All articles from Health and Medicine >>>

The most recent press releases about innovation >>>

Die letzten 5 Focus-News des innovations-reports im Überblick:

Im Focus: New 3-D wiring technique brings scalable quantum computers closer to reality

Researchers from the Institute for Quantum Computing (IQC) at the University of Waterloo led the development of a new extensible wiring technique capable of controlling superconducting quantum bits, representing a significant step towards to the realization of a scalable quantum computer.

"The quantum socket is a wiring method that uses three-dimensional wires based on spring-loaded pins to address individual qubits," said Jeremy Béjanin, a PhD...

Im Focus: Scientists develop a semiconductor nanocomposite material that moves in response to light

In a paper in Scientific Reports, a research team at Worcester Polytechnic Institute describes a novel light-activated phenomenon that could become the basis for applications as diverse as microscopic robotic grippers and more efficient solar cells.

A research team at Worcester Polytechnic Institute (WPI) has developed a revolutionary, light-activated semiconductor nanocomposite material that can be used...

Im Focus: Diamonds aren't forever: Sandia, Harvard team create first quantum computer bridge

By forcefully embedding two silicon atoms in a diamond matrix, Sandia researchers have demonstrated for the first time on a single chip all the components needed to create a quantum bridge to link quantum computers together.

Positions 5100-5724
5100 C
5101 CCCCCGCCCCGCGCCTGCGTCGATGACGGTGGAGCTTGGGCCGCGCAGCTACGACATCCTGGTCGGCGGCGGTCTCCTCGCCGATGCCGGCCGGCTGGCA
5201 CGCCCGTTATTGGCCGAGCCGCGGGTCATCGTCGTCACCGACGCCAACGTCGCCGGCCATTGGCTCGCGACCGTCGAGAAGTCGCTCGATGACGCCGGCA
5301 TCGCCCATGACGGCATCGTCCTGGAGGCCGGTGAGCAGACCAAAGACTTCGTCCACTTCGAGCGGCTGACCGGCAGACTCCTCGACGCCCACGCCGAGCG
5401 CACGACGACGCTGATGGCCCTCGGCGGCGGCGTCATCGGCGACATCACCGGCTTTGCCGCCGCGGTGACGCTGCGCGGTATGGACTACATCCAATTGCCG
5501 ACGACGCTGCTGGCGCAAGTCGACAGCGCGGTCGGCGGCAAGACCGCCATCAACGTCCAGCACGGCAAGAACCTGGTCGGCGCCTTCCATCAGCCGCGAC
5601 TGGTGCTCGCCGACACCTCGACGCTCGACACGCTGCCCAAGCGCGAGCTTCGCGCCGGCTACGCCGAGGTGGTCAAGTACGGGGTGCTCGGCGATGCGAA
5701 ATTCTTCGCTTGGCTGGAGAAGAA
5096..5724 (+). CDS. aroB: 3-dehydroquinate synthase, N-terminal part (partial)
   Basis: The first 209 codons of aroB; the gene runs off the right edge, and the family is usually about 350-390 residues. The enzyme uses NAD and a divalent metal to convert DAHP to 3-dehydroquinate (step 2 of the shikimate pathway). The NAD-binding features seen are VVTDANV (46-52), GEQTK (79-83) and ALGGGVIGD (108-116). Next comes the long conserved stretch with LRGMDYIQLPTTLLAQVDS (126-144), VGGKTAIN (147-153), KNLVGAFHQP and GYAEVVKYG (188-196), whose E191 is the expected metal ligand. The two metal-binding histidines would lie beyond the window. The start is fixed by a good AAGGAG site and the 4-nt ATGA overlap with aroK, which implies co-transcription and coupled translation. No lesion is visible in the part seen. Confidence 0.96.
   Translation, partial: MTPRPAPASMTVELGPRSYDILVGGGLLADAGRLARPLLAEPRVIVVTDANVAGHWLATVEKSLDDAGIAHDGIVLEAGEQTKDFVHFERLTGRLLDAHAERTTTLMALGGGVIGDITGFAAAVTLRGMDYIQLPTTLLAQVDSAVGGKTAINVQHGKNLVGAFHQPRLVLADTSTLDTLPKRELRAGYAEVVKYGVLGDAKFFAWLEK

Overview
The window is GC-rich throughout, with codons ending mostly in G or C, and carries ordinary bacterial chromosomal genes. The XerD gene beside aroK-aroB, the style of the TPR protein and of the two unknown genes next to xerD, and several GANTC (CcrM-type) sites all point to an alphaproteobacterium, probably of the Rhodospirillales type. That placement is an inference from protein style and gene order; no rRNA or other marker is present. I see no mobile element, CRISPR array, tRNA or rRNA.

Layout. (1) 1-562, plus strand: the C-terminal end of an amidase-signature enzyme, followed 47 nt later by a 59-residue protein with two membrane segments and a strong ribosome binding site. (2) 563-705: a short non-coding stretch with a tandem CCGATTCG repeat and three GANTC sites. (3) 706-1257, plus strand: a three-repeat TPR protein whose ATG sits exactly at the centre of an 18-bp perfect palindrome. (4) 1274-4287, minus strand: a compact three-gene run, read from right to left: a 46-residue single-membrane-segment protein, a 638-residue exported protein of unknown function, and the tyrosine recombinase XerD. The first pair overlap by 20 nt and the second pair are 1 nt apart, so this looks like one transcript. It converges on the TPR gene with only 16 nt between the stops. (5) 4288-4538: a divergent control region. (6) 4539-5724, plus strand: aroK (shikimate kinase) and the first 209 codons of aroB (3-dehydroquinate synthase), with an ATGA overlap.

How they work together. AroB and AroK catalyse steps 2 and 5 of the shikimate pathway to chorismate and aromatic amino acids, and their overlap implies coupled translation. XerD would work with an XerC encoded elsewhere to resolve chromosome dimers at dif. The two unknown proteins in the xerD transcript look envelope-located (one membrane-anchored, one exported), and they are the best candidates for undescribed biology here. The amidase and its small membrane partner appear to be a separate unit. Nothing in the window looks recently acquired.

"People have already built small quantum computers," says Sandia researcher Ryan Camacho. "Maybe the first useful one won't be a single giant quantum computer...

Im Focus: New Products - Highlights of COMPAMED 2016

COMPAMED has become the leading international marketplace for suppliers of medical manufacturing. The trade fair, which takes place every November and is co-located to MEDICA in Dusseldorf, has been steadily growing over the past years and shows that medical technology remains a rapidly growing market.

In 2016, the joint pavilion by the IVAM Microtechnology Network, the Product Market “High-tech for Medical Devices”, will be located in Hall 8a again and will...

Im Focus: Ultra-thin ferroelectric material for next-generation electronics

'Ferroelectric' materials can switch between different states of electrical polarization in response to an external electric field. This flexibility means they show promise for many applications, for example in electronic devices and computer memory. Current ferroelectric materials are highly valued for their thermal and chemical stability and rapid electro-mechanical responses, but creating a material that is scalable down to the tiny sizes needed for technologies like silicon-based semiconductors (Si-based CMOS) has proven challenging.

Now, Hiroshi Funakubo and co-workers at the Tokyo Institute of Technology, in collaboration with researchers across Japan, have conducted experiments to...

All Focus news of the innovation-report >>>



Event News

#IC2S2: When Social Science meets Computer Science - GESIS will host the IC2S2 conference 2017

14.10.2016 | Event News

Agricultural Trade Developments and Potentials in Central Asia and the South Caucasus

14.10.2016 | Event News

World Health Summit – Day Three: A Call to Action

12.10.2016 | Event News

Latest News

Resolving the mystery of preeclampsia

21.10.2016 | Health and Medicine

Stanford researchers create new special-purpose computer that may someday save us billions

21.10.2016 | Information Technology

From ancient fossils to future cars

21.10.2016 | Materials Sciences

More VideoLinks >>>